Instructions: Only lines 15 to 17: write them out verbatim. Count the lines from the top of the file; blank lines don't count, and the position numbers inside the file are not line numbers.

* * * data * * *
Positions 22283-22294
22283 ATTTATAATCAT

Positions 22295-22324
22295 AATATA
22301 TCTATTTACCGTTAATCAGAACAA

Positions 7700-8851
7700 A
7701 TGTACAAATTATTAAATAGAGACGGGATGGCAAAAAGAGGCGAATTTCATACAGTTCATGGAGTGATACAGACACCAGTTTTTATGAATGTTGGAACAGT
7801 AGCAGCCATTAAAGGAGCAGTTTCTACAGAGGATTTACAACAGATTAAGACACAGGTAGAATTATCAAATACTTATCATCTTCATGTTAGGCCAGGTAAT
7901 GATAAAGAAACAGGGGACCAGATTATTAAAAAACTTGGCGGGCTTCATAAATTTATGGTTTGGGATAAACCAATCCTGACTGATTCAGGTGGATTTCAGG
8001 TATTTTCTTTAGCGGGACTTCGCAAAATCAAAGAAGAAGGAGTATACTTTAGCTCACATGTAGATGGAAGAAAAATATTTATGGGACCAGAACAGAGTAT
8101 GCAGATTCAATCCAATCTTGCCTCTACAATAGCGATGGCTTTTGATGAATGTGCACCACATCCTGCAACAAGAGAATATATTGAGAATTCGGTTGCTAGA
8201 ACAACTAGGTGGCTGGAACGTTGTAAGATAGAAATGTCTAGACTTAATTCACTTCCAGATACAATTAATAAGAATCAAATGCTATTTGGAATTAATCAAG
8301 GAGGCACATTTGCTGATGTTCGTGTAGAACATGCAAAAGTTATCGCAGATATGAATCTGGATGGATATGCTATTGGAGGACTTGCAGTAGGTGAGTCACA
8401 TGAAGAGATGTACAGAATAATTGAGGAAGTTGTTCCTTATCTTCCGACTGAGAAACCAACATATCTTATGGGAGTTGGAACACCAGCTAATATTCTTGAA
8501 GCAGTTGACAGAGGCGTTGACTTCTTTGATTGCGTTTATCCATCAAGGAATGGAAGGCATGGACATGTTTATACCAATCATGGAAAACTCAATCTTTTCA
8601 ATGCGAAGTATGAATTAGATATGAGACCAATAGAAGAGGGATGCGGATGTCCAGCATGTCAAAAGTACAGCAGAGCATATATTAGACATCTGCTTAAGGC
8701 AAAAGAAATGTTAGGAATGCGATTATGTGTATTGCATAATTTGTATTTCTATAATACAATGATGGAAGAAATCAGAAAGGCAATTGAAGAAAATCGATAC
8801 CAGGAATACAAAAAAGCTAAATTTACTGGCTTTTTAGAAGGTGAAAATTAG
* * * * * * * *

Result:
8401 TGAAGAGATGTACAGAATAATTGAGGAAGTTGTTCCTTATCTTCCGACTGAGAAACCAACATATCTTATGGGAGTTGGAACACCAGCTAATATTCTTGAA
8501 GCAGTTGACAGAGGCGTTGACTTCTTTGATTGCGTTTATCCATCAAGGAATGGAAGGCATGGACATGTTTATACCAATCATGGAAAACTCAATCTTTTCA
8601 ATGCGAAGTATGAATTAGATATGAGACCAATAGAAGAGGGATGCGGATGTCCAGCATGTCAAAAGTACAGCAGAGCATATATTAGACATCTGCTTAAGGC